McAllen Memorial also has two collegiate G-Force members from UTPA who will visit that school and two others each week. The collegiate G-Force from UTPA has also created a new component –a G-Force student organization at the University, which is made up of other student volunteers who are also motivated to speak to K-12 students on college awareness and college preparation. Petra Lopez-Vaquera, VOC Go Center specialist, serves as the collegiate G-Force mentor as well as student organization adviser.

Collegiate G-Force member Charisma Garcia said having college students to talk to helps the students feel more at ease to ask questions.

“Our goal as collegiate G-Force team members is to pass on the wisdom that we have learned first hand from being on a college campus and to help other students because we can relate completely to the troubles, the paperwork and the confusion involved in going to college,” said Garcia, a junior premedical major from McAllen.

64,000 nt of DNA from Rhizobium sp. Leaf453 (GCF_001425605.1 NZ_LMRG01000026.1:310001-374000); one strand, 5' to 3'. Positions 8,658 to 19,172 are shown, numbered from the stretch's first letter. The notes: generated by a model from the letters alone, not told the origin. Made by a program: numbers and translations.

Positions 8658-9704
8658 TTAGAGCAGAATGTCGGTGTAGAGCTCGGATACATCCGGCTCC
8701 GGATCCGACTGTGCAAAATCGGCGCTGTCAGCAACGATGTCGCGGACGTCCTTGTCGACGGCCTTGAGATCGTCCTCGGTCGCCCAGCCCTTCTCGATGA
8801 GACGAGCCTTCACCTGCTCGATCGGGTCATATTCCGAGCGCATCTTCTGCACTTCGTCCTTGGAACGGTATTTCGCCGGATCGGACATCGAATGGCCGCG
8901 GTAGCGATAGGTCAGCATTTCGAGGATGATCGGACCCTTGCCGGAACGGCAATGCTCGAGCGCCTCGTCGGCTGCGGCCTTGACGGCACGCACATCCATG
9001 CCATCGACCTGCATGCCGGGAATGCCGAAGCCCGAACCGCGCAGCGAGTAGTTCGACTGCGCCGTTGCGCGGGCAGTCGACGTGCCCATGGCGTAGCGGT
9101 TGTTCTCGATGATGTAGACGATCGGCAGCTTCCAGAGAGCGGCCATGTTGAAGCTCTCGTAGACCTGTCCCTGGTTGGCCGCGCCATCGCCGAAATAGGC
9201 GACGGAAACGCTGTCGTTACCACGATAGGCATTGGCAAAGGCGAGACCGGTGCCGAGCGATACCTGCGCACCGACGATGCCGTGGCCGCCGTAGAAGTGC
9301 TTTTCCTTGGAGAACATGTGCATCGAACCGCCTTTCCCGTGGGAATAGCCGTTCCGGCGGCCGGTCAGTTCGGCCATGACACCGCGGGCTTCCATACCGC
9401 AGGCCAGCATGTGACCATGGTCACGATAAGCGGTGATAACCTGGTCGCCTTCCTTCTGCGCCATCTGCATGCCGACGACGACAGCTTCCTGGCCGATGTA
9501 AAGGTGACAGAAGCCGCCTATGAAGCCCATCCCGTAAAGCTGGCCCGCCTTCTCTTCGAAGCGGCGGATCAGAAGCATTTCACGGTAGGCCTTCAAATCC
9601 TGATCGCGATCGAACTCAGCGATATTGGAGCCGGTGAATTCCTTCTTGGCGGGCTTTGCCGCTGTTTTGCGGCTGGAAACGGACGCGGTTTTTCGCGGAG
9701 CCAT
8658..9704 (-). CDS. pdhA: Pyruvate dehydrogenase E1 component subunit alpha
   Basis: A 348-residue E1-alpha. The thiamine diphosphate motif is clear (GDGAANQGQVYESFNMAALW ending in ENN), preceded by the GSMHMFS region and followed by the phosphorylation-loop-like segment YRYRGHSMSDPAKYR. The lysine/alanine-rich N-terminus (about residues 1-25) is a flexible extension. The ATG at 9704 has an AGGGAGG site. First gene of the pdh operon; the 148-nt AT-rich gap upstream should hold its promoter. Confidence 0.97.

The College for Texans campaign was initiated by the Texas Higher Education Coordinating Board (THECB) in 2002 under Senate Bill 573 to support the state’s higher education plan, Closing the Gaps by 2015, formulated by the THECB in 2000 to improve the accessibility and quality of education in the state.

The plan states that “only by sharply reversing Texas’ declining enrollment and graduation rates, and building excellence in education and research, can the state compete successfully with other states and nations.”